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Fashion Industry Challenges Require Elegant Demand Planning

By Nicola Buttolo • 3 Mar 2021

When you’re perusing luxury handbags online, or testing which cocktail dress suits you the best, you probably don’t pause to consider all the supply chain complexities and analytics required to ensure the fashion items you’re craving are in-stock. While sophisticated supply chain planning is a necessity for any industry with complex demand, the fashion industry is particularly tricky due to high variety and segmentation (by type of consumer, sales channel, demographic, etc.), shorter product life cycles, and often protracted supply lead times.

Demand for fashion products also has complex characteristics, with hard-to-predict, sporadic demand, high volatility and impulsive purchases. This article will explore the different retail channels and reveal tips for finally mastering demand forecasting for the fashion industry.

Demand planning for direct and indirect channels

To better understand the fashion retail demand planning process, it’s important to distinguish between indirect channels with sales to an intermediary (wholesaler) and direct channels (retail brick and mortar or digital) managed directly by the company. Hybrid models (i.e. franchising) complete the distribution mix.

In fashion retail, the company has the levers and the data to predict and influence demand and through analysis of sell-in, sell-out, sell-through, conversion rate, ROI campaign, turnover stock, markdown, store opening/closing rate, etc. The proximity to the consumer allows fashion retailers to anticipate and react to trends more quickly and effectively and to guide the development of the collection even in season from a distribution and/or production point of view (depending on supply chain constraints).

In the case of indirect management, the control is more nuanced and measures the order collection, their cancellation rate, the increase in the customer base and the churn rate. This picture is further complicated with the adoption of omnichannel models.

Omnichannel is a strategy that provides the perfect integration between physical and digital assets, guaranteeing a consistent and fluid customer experience between the different channels. To implement it, however, an agile and efficient demand planning, allocation and supply system is required to satisfy the customer–quickly and at the lowest possible cost.

The difference between apparel and lipstick

The COVID pandemic certainly introduced demand shifts and supplier challenges which have been clearly demonstrated in the fashion industry. According to McKinsey, the fashion industry’s economic profit fell by about 93 percent in 2020, while the beauty industry remained relatively protected as consumers around the world have found entertainment and mood boosts from new cosmetic products.² But the future looks brighter, as the global apparel market is expected to expand from 1.5 trillion U.S. dollars in 2020 to about 2.25 trillion dollars by 2025, showing that the demand for clothing and shoes is on the rise across the world.¹

 

Requirements for demand forecasting in the fashion industry

To begin with, there is no “holy grail” algorithm capable of forecasting demand in all phases of the life cycle (pre-in-post season ), but there are ways to produce better results.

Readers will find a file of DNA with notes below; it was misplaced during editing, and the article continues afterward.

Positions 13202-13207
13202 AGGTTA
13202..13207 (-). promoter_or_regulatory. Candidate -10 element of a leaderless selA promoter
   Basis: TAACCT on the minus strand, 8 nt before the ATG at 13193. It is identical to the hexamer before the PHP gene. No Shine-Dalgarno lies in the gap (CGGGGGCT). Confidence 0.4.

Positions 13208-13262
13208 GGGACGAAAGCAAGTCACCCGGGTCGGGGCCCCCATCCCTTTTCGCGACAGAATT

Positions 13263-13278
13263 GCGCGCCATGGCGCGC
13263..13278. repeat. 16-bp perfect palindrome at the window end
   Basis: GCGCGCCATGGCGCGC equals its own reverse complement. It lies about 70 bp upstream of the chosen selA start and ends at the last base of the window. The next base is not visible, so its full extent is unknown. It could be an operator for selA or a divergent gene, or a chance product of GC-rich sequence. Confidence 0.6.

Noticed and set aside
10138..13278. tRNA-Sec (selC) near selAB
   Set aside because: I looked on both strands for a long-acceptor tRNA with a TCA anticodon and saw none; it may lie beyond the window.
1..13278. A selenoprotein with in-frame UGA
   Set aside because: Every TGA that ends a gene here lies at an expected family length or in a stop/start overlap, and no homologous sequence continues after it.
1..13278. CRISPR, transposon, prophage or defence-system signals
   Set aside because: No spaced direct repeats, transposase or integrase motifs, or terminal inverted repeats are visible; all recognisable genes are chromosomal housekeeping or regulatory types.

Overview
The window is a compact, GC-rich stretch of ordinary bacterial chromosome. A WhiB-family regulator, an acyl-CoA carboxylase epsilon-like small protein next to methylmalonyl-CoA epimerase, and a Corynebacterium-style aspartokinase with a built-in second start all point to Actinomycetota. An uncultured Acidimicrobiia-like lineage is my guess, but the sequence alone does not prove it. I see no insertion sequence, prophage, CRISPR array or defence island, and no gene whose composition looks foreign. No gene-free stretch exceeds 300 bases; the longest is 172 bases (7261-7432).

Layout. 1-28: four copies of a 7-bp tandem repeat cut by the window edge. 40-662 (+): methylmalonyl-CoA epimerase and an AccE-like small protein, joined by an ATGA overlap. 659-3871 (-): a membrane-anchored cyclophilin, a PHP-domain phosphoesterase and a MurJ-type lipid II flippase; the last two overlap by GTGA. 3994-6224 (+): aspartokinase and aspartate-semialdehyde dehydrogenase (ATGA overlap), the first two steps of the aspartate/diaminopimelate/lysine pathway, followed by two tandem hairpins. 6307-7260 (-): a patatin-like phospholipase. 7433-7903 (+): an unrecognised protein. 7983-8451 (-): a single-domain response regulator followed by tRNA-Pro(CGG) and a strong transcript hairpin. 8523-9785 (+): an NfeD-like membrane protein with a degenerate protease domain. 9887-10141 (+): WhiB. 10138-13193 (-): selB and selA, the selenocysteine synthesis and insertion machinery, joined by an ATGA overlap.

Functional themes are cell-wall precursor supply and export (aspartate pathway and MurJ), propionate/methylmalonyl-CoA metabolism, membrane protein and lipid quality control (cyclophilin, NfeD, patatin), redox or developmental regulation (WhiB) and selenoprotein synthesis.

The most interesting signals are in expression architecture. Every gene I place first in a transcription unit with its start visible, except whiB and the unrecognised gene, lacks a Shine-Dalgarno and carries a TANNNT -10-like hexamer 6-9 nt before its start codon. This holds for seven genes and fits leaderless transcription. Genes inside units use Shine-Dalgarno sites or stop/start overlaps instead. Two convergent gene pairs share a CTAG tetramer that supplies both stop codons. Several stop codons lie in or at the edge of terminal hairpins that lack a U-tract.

We can distinguish between “continuous products”, whose lifecycle extends over several collections, and “new products”, belonging to a specific collection. For continuous products, the demand is estimated using the “traditional algorithms” of time series analysis, while for new products, with no sales data available, the forecast is generated by linking the item to similar ones, based on attributes (style, fabric, color, size). This technique can be leveraged by new product forecasting with machine learning.

The demand must be planned according to the cases at different levels of granularity (e.g. line, family, model, item, item/warehouse). This way you can analyze the sales history, build the baseline and explore different scenarios (what-if analysis) based on the target and/or budget values (commercial override).

 

To effectively forecast demand in the fashion industry, consider these critical demand planning capabilities:

  • Forecast short term demand in season, to guide replenishment at the points of sale according to demand changes
  • Filter any erratic demand peaks (outliers) in the cleansing phase
  • Support “top down and bottom up” cross-functional collaborative processes with workflow rules
  • Recover launch profiles of comparable products, which can be modeled in an aggressive way, depending on the introduction of other variables (e.g. communication level, events, viral campaigns, etc)
  • Analyze product entry for the different stores based on first weeks’ sales (early sales)
  • Automatically support the optimal stock mix, defining the best combination of service level and fixed stock by item/class
  • Dynamically allocate the stock along the supply chain in an omnichannel environment

 

Fashion industry demand forecasting is more complex than ever. It’s crucial to have a strong and innovative supply chain planning approach and tools to survive and thrive in this swiftly-evolving industry.

Nicola Buttolo is an expert in integrated business planning with a deep competency in demand, inventory and supply processes in omnichannel environments. He is the CEO of Carpe Diem Valuenet, an innovative consulting company which supports multinational and midsize companies in supply chain digital transformations. 


(1) https://www.statista.com/markets/415/topic/466/apparel-shoes/
(2) https://www.mckinsey.com/industries/retail/our-insights/state-of-fashion

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